LANSING, Mich. (NewsNation Now) — A state panel on Monday banned the open carry of guns in Michigan’s Capitol, a week after an armed mob rioted in the U.S. Capitol and following a plot last year to storm the statehouse.
The ban passed unanimously in a brief meeting.
Moves to ban weapons at the statehouse have been pushed since April, when protesters opposed to Gov. Gretchen Whitmer’s COVID-19 restrictions, some armed with long rifles and other weapons, entered the Michigan Capitol demanding to be allowed onto the floor of a legislative chamber that was closed to the public.
The Michigan State Capitol Commission, which is responsible for overseeing the Capitol, had been reluctant to issue rules for firearms, but it shifted course Monday and issued the order to ban the open carrying of weapons.
A spokesman for Senate Majority Leader Mike Shirkey, who previously said the commission shouldn’t be responsible for creating weapons policies, said last week that he would support an open carry ban after violence erupted at the U.S. Capitol by a mob of President Donald Trump’s supporters.
Some of the anti-government extremists accused in a plot to kidnap Whitmer had carried guns at lockdown protests at the Capitol last spring. Prosecutors say the accused ringleader initially talked of recruiting 200 men to storm the building, take hostages, and “execute tyrants.” A secondary plan involved locking exits and setting the statehouse on fire, according to court documents.
Democratic legislators want the policy to ban all firearms, not just open carry.
Gov. Whitmer praised the ban in a Monday statement, calling it a “good start” but adding that “more action is needed.” She called for a ban of all weapons, including concealed weapons.
“No lawmaker, reporter, staff member, or anyone who works in the Michigan Capitol should fear for their safety at work. But in the past year, we have seen a rapid rise in violent rhetoric and threats to public safety that require our immediate action. In April of 2020, armed protesters stormed the Michigan Capitol and stood in the gallery, long guns in hand, looking to intimidate legislators doing their job to serve the people of Michigan. And last week, we saw an armed insurgency occur in our nation’s Capitol. This cannot stand. We must take immediate action to protect everyone who steps foot in our state Capitol.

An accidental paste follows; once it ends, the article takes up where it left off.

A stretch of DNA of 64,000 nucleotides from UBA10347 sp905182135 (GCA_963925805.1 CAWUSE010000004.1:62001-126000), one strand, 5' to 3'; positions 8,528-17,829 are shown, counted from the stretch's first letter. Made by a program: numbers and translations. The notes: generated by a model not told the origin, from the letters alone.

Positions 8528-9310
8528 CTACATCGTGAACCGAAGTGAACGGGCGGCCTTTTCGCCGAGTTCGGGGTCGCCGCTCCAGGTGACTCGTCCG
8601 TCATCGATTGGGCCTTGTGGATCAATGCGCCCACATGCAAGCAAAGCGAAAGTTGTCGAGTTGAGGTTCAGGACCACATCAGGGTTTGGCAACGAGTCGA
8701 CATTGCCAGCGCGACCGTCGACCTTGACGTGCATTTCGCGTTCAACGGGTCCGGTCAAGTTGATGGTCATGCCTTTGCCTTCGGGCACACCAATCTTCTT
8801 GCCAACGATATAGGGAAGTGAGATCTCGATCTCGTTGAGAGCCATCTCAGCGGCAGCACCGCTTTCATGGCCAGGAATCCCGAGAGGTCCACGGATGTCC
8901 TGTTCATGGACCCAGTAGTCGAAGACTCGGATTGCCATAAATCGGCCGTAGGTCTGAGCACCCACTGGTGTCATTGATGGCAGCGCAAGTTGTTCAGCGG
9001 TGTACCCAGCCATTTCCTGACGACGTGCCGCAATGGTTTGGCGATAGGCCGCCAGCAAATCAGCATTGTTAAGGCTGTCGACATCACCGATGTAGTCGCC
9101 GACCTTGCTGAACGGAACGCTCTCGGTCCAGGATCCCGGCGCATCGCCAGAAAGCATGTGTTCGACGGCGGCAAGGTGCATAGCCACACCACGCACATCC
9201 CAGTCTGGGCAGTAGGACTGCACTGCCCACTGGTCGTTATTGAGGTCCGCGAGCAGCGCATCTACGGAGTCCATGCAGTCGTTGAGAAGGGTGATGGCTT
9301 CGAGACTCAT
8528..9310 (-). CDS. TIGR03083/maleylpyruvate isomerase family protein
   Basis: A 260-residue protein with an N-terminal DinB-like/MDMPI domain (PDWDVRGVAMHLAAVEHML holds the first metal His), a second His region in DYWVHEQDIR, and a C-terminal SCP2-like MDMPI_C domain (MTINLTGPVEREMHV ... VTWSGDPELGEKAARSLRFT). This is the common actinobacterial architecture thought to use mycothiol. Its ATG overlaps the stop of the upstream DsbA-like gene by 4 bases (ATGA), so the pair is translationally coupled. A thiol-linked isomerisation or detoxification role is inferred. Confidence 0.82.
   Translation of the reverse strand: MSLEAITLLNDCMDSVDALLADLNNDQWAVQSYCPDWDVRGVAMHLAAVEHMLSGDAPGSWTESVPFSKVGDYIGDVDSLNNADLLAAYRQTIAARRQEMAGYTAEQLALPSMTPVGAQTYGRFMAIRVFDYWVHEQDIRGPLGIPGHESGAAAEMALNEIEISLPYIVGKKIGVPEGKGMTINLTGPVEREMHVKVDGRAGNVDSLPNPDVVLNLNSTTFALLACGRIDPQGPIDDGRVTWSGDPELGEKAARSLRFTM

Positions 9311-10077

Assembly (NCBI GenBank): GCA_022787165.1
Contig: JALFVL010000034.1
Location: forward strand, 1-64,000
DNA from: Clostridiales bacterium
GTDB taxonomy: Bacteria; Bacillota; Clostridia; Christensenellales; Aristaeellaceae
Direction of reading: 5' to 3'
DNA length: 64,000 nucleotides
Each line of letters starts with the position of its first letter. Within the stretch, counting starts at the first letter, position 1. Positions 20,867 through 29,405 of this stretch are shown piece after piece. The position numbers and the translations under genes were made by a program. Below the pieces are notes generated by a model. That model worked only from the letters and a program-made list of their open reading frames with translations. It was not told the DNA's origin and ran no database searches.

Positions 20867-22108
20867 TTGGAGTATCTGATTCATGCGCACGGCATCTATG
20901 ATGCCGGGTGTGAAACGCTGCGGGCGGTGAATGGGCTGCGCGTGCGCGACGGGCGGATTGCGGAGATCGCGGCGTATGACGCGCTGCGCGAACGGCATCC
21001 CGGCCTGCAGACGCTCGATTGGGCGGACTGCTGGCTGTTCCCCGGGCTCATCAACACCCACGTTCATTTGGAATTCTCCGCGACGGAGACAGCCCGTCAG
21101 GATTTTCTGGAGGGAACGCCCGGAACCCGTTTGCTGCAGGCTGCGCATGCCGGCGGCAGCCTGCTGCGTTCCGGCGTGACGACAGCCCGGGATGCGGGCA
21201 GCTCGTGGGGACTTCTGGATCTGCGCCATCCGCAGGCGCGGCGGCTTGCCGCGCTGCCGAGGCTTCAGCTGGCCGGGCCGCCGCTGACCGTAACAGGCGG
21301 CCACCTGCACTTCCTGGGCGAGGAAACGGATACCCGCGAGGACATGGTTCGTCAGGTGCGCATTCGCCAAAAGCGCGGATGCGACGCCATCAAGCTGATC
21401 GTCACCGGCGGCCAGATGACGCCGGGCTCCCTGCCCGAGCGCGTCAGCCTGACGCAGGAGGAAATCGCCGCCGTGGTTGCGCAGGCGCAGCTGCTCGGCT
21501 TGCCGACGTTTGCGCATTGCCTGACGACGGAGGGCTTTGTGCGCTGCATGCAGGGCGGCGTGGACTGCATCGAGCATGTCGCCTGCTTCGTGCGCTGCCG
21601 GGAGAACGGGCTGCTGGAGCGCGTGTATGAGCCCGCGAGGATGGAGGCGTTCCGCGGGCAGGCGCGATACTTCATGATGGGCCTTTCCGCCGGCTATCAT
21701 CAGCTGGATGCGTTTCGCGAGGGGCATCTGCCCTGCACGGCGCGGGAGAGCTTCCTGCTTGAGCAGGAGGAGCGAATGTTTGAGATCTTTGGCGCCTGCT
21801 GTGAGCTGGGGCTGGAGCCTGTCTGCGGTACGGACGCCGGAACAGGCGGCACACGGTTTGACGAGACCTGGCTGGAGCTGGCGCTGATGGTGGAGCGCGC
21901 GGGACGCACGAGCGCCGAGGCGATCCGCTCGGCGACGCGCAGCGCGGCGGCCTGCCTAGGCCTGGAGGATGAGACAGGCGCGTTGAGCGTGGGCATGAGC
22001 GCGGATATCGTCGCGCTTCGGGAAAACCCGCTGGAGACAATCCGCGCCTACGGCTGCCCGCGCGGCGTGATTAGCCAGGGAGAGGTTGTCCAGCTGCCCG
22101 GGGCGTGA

“The Capitol Commission’s action to ban open carry guns at the Capitol is a good start, but more action is needed. On a normal day, hundreds of people walk through the Capitol, including groups of fourth-graders, teachers, and parents on school field trips to learn about state government. That’s why we must take action to ban all weapons at the Capitol to keep Michiganders safe. I am hopeful that the Capitol Commission will recognize the need for further action, and I stand ready to assist in implementing this policy to keep Michiganders safe.”GOV. GRETCHEN WHITMER
Michigan Attorney General Dana Nessel, also a Democrat, agreed the ban is “not enough” to keep everyone in the Capitol safe:
“Though I appreciate the Commission’s decision today to prohibit the open carry of firearms, it’s only a single step down the long path of reforms that are necessary to make our legislators, state employees and visitors safe in our state Capitol. Firearms — whether explicitly visible or concealed by clothing — possess the same capability to inflict injury and harm on others and only banning open carry does little to meaningfully improve the safety and security of our Capitol. I urge the Commission or our Legislature to take the proper action and pass the necessary reforms that truly take into account the safety of those visiting and working in our Capitol. Today’s actions are simply not enough to do that.”MICHIGAN ATTORNEY GENERAL DANA NESSEL
Sen. Dayna Polehanki has pushed an effort to ban all firearms from the Capitol by introducing legislation last year that died in session. The Livonia Democrat said Monday before the panel vote that an open carry ban does not go far enough and will lead to a false sense of security for those who work at and visit the Capitol.
“Bullets are bullets,” she said no matter what kind of gun a person brings.
“There is no reason any gun belongs in the Capitol, it’s absurd, the world thinks it’s absurd,” Polehanki said. “It sickens me that this is even being considered as a viable action.”
But the head of the Capitol Commission previously said a complete ban is easier said than done:
“In order to do a total ban would require a huge expenditure,” Commission Chair Gary Randall told NewsNation affiliate WOOD-TV. “We are not in a position to do that right now. But this is the preventive step and it’s the one that most people have expressed concern about and that is people coming into the Capitol with automatic weapons and heavy armory.”
Speaker of the House-elect Jason Wentworth, R-Clare, said in a statement that the Capitol Commission “does not have the authority to set policy in the Capitol.” He said he was “looking at options for handling that moving forward” but that for now, Michigan State Police will enforce the ban.
“The Speaker is grateful for the work of the Capitol Commission, but it does not have the authority to set policy in the Capitol. The Speaker will be looking at options for handling that moving forward. In the meantime, the Michigan State Police will be enforcing the new ruling. In order to ensure there is no confusion in the Capitol, Speaker Wentworth asks everyone to respect the Michigan State Police and the rules they enforce.”SPEAKER OF THE HOUSE-ELECT JASON WENTWORTH
The Associated Press and NewsNation affiliate WOOD contributed to this report.